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Filtering with Discrete transfer functions in matlab

  1. Oct 18, 2011 #1
    Got a DSP problem. I think this is a bit complicated, and may need some DSP gurus to answer it. I've been banging my head on this literally for months now. Thought I had it figured out, but today find I'm still not done.

    I have some Impedance spectroscopy data from electrodes, sampled at discrete frequencies. I want to model the transfer function that these electrodes form when connected in series to an amplifier (a simple R||C cct).

    The goal is to multiply that discrete transfer function with the FFT(signal), then take IFFT(Product) to show what the amplifier actually sees.

    My first inclination was to do the following:

    (note: this is a voltage divider across one impedance [ R_amp||C_amp ] that is in series with Z_electrode)

    Z_amp= R/sC / (R + 1/sC)
    Z_amp= R / (sRC + 1)
    Z_divider=Z_amp/(Z_amp + Z_electrode)
    Z_divider = R./(R + (Z_electrode .* (1+sRC)))
    so now I took the leap of faith...
    w=1:1:100000; % the frequencies at which Z_electrode was sampled
    Z_divider = R./ (R + (Z_electrode(w) .* (1 + iwRC)));

    Then
    Y=fft(signal).*Z_divider
    filtered_signal=real(ifft(Y));

    This gives a reasonable answer....but I'm worried it's false. The reason why is because when I do the same process with just an RC circuit (in this case a generic low-pass RC config), the answer is not right...

    RC=1e-5;
    Z_lowpass = 1./ (1 + iwRC);

    The resulting "filter" was junk, not holding a DC voltage and "anticipating" voltage changes.

    signal= ones(1,100000);
    signal(50000:70000)=100;
    Y=fft(signal);
    ZY=Z_lowpass.*Y;
    plot(real(ifft(ZY)))
    hold
    plot(signal,'r')

    So I have two questions.

    1. I have figured out the coefficients for that lowpass filter
    k=deltaT/ (RC + deltaT)
    filter([0 k], [1 -(1-k)], signal)

    That was NOT EASY to figure out, though wikipedia gave guidance for this particular cct.

    So is there an easier way to do that with other circuits in Matlab?


    2. So how do I implement this filtering function in the Z_divider example above? How can I "discretize" my RC cct to be able to voltage divide with my electrode Impedance Spectroscopy? ( I do have an equivalent cct for the electrode, but it's a Constant Phase Element, and essentially impossible to figure out analytically.)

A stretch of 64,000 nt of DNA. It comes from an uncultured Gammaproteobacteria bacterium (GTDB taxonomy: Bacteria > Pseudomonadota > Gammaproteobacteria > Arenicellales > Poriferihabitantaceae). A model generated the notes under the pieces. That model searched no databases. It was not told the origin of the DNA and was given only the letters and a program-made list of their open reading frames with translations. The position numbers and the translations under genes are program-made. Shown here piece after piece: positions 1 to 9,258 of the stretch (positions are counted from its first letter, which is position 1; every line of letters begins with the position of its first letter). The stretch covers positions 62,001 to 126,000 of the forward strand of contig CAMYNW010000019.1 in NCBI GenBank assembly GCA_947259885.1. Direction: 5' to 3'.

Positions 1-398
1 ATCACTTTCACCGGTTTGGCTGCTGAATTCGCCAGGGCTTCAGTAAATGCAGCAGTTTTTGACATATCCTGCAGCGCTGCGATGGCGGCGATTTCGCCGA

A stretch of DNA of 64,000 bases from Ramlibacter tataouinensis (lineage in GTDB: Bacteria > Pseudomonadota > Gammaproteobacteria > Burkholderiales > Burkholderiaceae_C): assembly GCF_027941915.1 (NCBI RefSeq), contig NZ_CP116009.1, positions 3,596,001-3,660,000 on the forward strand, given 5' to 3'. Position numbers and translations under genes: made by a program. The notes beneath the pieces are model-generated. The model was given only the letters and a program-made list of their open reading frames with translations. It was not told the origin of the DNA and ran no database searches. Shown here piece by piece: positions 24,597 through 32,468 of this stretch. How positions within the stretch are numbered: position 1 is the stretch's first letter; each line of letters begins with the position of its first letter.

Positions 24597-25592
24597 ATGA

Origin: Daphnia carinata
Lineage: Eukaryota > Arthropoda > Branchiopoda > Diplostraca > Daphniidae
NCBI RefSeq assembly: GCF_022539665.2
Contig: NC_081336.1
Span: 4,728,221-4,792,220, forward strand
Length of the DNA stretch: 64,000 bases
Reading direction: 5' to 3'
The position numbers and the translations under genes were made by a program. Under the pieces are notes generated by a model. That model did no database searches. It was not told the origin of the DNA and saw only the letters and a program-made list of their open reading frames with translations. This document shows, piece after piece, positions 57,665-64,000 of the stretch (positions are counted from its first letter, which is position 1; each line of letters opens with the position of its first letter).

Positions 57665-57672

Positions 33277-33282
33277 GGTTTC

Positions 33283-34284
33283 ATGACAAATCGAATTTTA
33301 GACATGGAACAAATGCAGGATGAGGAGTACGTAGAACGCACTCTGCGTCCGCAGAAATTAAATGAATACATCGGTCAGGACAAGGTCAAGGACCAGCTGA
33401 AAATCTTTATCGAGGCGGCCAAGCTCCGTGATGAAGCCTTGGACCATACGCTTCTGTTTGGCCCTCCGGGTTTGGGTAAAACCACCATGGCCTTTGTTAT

2. jcsd
  3. Oct 19, 2011 #2
    I think I've solved my own problem. The problem was the bizarre way matlab does FFT. I redid it with the following:

    L=100000;
    Fs=###;
    w_filter=[-L/2:L/2-1]*Fs/L; % have to evaluate the function from -Fs/2:Fs/2-1

    Z_lowpass = 1./ (1 + iw_filter*RC);

    signal= ones(1,100000);
    signal(50000:70000)=100;
    Y=fft(signal);

    %here's the key--fix the strange Matlab orientation
    Y_shift=fftshift(Y);

    ZY=Z_lowpass.*Y_shift;
    ZY_unshift=ifftshift(ZY);
    plot(real(ifft(ZY_unshift)))
    hold
    plot(signal,'r')
     
  4. Dec 12, 2013 #3
    Hi !
    On a theoretical viewpoint, CPE can be figured out as shown in the paper "The Phasance Concept" published on Scribd.
    For practical applications, many equivalent networks can be derived and used to model real electrical components. For example: "Theoretical impédances of capacitive électrodes" published on Scribd :
    http://www.scribd.com/JJacquelin/documents
     
  5. Dec 12, 2013 #4

    rbj

    User Avatar

    the thing you gotta remember about the DFT (this is not anything about MATLAB per se) is that it has an inherent periodicity. so the last half of the data (which precedes the first half of the repeated cycle of the same data) can be thought of as the "negative frequency" or the "negative time" data that precedes the first half. MATLAB's fftshift() is just meant to swap the last half with the first so that it looks like the negative frequencies precede the positive frequencies.


    the other dumb thing MATLAB does is insist that all indices are positive integers. 0 or negative integer indices are not allowed in MATLAB which is unfortunate since there is so much literature, especially in DSP, that has non-positive indices.
     
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